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October 15, 2007

Corporate America by the Letters


The company has many acronyms. Some of them you will find familiar. If you have a computer problem, you call I.T. If you have a question about your benefit package, you call H.R. Who is the biggest moron in the company? The CEO.


Those are easy.


But why was an employee parking proposal referred to the P.M. committee? What the heck is that? Can you be sure your product passes muster if Q.I.G. hasn’t assessed it? Wasting time? Watch out! Someone might tell L.P.A.!


Then you’ll be in trouble.


I can help you navigate your way through this corporate alphabet chowder. Stay with me.


P.M. is the Participatory Management Committee. It consists of representatives from every department who spend hours developing recommendations on everything from employee parking policy to profit-sharing plans to venues for the company Christmas party. They gather input from their colleagues, debate endlessly and then write long, detailed recommendations to present to the CEO, who thanks them for their efforts and then does whatever he wants.


Q.I.G. is the Quality Initiative Group. They exist because the CEO, the engineers and the line managers apparently don’t think it’s their job to make sure the products are any good, so they appointed a committee to go over both products and processes with a fine tooth comb. They have none of the power you would normally associate with something like quality enforcement (say, if a guy makes a piece of crap, they’d be able to fire him . . . nope, none of that), so they write reports to executive management and put up banners proclaiming “Quality First!”


L.P.A.? That’s the Lean Proficiency Alliance. The CEO read a book saying that Lean manufacturing is the way of the future. Lean means no wasted time, material or movement. Someone was sitting around one day and suddenly it hit him: If we don’t waste stuff, we’ll make more money! He managed to come up with an entire book saying little more than this, and people considered him a genius. So don’t tell me my ship won’t some day come in. It worked for this guy!


But when the CEO told his management team about this stroke of genius, they scoffed.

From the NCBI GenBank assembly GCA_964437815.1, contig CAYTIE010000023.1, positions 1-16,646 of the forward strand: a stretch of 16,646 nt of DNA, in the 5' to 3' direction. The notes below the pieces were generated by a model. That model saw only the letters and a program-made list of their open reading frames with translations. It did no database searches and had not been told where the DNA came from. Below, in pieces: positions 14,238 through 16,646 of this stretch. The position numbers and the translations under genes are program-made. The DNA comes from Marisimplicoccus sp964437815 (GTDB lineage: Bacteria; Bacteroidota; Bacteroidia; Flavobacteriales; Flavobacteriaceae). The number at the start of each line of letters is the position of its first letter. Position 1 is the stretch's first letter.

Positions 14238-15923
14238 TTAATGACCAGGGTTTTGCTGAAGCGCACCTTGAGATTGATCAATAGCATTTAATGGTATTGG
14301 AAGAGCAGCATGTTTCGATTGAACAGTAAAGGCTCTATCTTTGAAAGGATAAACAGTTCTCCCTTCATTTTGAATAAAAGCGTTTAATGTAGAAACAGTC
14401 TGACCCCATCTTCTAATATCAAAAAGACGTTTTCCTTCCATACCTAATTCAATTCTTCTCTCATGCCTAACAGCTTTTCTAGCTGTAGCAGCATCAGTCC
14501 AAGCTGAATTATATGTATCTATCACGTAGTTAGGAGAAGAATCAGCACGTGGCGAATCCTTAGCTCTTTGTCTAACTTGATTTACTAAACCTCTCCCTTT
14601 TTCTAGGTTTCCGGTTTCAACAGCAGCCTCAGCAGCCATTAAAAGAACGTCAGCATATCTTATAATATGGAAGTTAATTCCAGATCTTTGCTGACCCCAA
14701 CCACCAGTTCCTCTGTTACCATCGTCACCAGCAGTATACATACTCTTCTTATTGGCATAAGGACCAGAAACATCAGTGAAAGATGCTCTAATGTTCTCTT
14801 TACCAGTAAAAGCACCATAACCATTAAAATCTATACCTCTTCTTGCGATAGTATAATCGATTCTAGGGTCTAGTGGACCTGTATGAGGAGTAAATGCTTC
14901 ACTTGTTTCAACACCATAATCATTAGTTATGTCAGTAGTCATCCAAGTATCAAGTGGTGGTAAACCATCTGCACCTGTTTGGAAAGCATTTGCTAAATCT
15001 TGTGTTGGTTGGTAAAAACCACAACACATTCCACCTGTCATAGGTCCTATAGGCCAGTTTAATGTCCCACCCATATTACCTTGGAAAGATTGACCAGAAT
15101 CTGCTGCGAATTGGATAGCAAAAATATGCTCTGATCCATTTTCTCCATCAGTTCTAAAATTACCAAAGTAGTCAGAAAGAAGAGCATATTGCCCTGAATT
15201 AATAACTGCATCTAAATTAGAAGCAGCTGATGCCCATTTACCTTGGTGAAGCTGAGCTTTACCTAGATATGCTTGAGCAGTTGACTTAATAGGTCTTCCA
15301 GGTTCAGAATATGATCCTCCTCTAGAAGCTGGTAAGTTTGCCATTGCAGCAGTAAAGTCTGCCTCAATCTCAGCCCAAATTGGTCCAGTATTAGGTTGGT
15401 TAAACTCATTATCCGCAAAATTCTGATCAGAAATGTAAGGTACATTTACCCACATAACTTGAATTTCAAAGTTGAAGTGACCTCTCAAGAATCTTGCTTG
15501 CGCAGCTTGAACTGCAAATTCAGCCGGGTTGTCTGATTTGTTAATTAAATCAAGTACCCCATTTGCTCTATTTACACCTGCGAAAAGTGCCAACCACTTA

“People love wasting time and material! It’s why they’re here! And what is ‘wasted movement’ anyway?”


The CEO didn’t know, but it sounded like something he didn’t want. So he got together people from all the departments that didn’t want to have to stop wasting time and material and told them to form an “alliance” that would be dedicated to becoming proficient in Lean manufacturing. (Note to my editors: Please don’t un-capitalize “Lean” or people won’t believe I’m in business. I know it’s not a proper noun. Just go with me on this. It’s business!)


Hence, the L.P.A. They sit around discussing how to stop wasting time.


There are many acronyms. CYA. BRB. SU, D.F.!


So one day, Sultry Susan came to the office. As she took her seat, she noticed that in the nearby cubicle of LeeAnn the Spiderwoman, there was a white board upon which was written IN.


Sultry Susan sought out Lacey.


“Lacey! What is I.N.?” Sultry Susan wants to know.


“What is what?” Lacey replies.


“I.N.! What is I.N.? Is this a new working group handpicked by management? Is it a new quality initiative? I’m not in the loop on this! Why wasn’t I asked to participate? What’s going on, Lacey?”


Lacey takes a breath.


“Sultry Susan, where did you see I.N.?”


“On LeeAnn the Spiderwoman’s white board!” says Sultry Susan, by now in a near panic.


Lacey puts a comforting hand on Sultry Susan’s shoulder.


“I think that means LeeAnn the Spiderwoman is in today.”


Sultry Susan spends a moment in deep thought.


“Wow,” she says. “I would have never figured that one out.”


BRB. Don’t forget to CYA.


© 2007 North Star Writers Group. May not be republished without permission.


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